Glacier Springs/Deep Creek Loop

Round Trip Distance: 3.7 miles
Difficulty: Moderate
Elevation: 9755 - 10,093 feet
Cellphone: 0-3 bars
Time: 2 hrs. 30 mins.
Trailhead: Jumbo Reservoir
Fee: none
Attractions: Scenic winter setting

The Glacier Springs Cutoff trail is located in the Mesa Lakes area of the Grand Mesa National Forest near Grand Junction, Colorado. The Glacier Springs trail is popular in the wintertime with both snowshoers and cross country skiers. This post combines the trail with the lower section of the Deep Creek trail and the Mesa Creek trail to form a fun forest loop. Most people turn around at the end of the Glacier Springs trail which is highly advisable for those that are unfamiliar with the area if there are no good tracks to follow. The round trip distance remains about the same whether you do an out and back or complete the loop.

Trails in the Mesa Lakes area begin at the Jumbo Reservoir parking area in the wintertime. The only alternative is to park at the Mesa Lakes Lodge which is what we will do occasionally if we are planning to go in for a bowl of chili or a cup of hot coffee afterwards.

For this post we began by following the route for the West Bench trail.

The loop begins at the point where the road to the Ranger Station breaks off on the right. That is the way we will be coming from on the return trip. From here stay to the left and begin following the road around the east side of Sunset Lake heading toward the Glacier Springs trailhead. The map will come in handy if you aren't familiar with the area.

The Glacier Springs trailhead is about 1 mile from the Jumbo Reservoir parking area.

From the Glacier Springs trailhead follow the trail just below the dam to the beginning of the Glacier Springs Cutoff trail. The distance is only about 1 tenth of a mile.

Other than the sign at the beginning of the trail there aren't any trail markers to point the way but the route is pretty obvious nonetheless. As long as the wind isn't blowing snow and covering your tracks it is pretty easy to turn around and trace your route back to the trailhead. The trail is pretty popular though so there will probably be a good path to follow.

The Glacier Springs Cutoff trail ends at its junction with the Deep Creek trail right at the 1.9 mile point from the Jumbo Reservoir trailhead. This is the spot where most people turnaround and head back. If there aren't any tracks to follow on the Deep Creek trail that are heading to the right, or north, then it could be pretty hard to find your way from here if you aren't very familiar with the area.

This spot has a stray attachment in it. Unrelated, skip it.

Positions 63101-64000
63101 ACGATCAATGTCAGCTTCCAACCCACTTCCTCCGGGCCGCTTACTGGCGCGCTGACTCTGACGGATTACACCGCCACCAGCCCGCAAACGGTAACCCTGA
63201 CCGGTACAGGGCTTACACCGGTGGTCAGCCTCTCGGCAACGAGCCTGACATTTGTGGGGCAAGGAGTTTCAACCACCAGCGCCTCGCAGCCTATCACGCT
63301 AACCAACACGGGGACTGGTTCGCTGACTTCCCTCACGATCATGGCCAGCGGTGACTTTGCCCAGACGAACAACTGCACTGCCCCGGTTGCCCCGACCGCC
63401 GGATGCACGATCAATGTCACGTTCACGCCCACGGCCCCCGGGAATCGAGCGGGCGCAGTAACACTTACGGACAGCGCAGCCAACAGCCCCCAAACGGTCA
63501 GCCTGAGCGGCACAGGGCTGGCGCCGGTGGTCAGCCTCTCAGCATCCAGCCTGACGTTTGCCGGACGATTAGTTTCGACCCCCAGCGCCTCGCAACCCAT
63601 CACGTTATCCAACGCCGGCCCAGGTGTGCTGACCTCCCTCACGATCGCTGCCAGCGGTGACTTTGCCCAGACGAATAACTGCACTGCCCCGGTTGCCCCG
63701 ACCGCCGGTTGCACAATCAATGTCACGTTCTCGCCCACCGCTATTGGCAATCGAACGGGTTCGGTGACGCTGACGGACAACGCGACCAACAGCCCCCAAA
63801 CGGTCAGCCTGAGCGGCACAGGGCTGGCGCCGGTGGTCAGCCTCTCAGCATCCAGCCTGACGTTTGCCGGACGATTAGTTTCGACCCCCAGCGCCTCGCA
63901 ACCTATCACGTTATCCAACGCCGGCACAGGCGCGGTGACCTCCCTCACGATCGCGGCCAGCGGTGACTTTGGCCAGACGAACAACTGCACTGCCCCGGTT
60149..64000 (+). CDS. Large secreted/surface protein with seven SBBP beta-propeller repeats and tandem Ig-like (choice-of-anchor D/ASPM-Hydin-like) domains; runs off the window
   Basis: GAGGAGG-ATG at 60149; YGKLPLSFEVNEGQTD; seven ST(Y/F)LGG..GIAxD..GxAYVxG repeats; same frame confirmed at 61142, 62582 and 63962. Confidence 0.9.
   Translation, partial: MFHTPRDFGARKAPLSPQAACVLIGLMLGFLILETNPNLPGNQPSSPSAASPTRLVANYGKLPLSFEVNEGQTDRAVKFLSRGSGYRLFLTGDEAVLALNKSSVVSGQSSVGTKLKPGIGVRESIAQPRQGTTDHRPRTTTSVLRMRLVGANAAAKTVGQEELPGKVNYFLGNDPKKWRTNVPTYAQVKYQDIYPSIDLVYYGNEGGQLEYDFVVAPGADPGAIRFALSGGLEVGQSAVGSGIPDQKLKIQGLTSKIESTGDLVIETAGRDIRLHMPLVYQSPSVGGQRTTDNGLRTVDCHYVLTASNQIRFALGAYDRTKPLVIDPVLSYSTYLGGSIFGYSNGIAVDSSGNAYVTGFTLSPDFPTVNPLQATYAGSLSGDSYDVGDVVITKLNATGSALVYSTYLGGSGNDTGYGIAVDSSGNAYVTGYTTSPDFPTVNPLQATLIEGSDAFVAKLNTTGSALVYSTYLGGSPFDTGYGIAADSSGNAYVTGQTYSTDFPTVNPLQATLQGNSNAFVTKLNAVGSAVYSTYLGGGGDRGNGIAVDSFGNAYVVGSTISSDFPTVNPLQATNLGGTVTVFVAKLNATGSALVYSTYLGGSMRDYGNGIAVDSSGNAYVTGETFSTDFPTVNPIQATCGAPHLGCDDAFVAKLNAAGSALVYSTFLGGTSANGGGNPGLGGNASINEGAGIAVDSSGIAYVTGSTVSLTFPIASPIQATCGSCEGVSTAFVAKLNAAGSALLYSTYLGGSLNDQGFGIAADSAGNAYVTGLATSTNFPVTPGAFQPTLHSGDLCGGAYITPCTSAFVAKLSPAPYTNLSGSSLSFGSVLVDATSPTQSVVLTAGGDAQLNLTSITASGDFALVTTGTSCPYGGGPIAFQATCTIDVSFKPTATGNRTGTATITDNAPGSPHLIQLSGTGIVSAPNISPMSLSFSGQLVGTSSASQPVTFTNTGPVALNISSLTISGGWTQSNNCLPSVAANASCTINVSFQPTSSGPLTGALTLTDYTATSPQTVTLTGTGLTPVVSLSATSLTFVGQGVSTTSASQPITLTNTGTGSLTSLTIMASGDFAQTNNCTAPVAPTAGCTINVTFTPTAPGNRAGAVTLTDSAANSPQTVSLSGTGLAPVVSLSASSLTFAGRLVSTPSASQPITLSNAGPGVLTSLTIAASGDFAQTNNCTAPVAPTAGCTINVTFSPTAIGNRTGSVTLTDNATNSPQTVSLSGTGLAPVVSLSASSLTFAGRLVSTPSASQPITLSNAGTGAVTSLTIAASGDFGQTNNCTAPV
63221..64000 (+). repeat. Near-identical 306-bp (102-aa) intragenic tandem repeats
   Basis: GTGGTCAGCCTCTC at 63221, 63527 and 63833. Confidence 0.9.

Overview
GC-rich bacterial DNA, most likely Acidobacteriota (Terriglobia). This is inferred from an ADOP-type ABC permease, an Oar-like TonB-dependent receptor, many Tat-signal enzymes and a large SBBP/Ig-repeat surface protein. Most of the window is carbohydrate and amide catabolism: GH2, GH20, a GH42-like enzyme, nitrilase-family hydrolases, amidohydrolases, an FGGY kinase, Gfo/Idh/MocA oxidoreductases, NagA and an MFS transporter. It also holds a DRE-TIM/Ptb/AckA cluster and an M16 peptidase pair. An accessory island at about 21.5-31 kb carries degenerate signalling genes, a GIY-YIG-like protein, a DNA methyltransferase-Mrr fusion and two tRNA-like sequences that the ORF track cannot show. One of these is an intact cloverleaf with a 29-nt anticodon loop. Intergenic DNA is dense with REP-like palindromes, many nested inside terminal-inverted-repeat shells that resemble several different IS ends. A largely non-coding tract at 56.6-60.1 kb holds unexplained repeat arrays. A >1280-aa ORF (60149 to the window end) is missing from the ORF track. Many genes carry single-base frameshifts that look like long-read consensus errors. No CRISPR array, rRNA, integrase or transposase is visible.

Unlike the Glacier Springs Cutoff trail the Deep Creek trail is marked with 6 inch brown and white diamond shaped markers on the trees. If you aren't seeing any of these every quarter mile or so then you are probably not on the trail. Even with the markers the trail is harder to follow than the Glacier Springs Cutoff.

The Deep Creek trail makes a steady decline in elevation all the way to where it ends at the Summer Homes Road.

For this post we went to the left at the Summer Homes Road and followed it to the West Bench trail. There isn't a sign at this point for the Summer Homes Road but you will know you are there when you reach all the cabins.

For this post we followed the West Bench trail to the Mesa Creek trail which comes up at the 3 mile point.

The Mesa Creek trail is short in length but the one caveat about going this way is that the trail makes a steep drop down the embankment to the footbridge over the creek. It might be a little treacherous under certain conditions but the scenery is hard to beat. An alternative route would be to follow the West Bench trail instead.

After crossing Mesa Creek the trail comes out behind the Ranger Station where the road provides an easy route to follow.

The loop ends right where it began where we follow the West Bench trail the rest of the way back to the trailhead.

Snowshoeing and cross country skiing are good wintertime hiking alternatives. The Grand Mesa has enough different places to explore to keep a person from getting bored. We suggest staying on well established trails and being prepared for adverse conditions like extreme cold, high winds and thin ice on the lakes. High winds can cause white out conditions even on a clear day. People have gotten lost up here and even died. We mention this mostly because it isn't hard to imagine someone getting lost on the Deep Creek portion of this post. If you would like to see it for yourself then all you have to do is 'Take a hike'.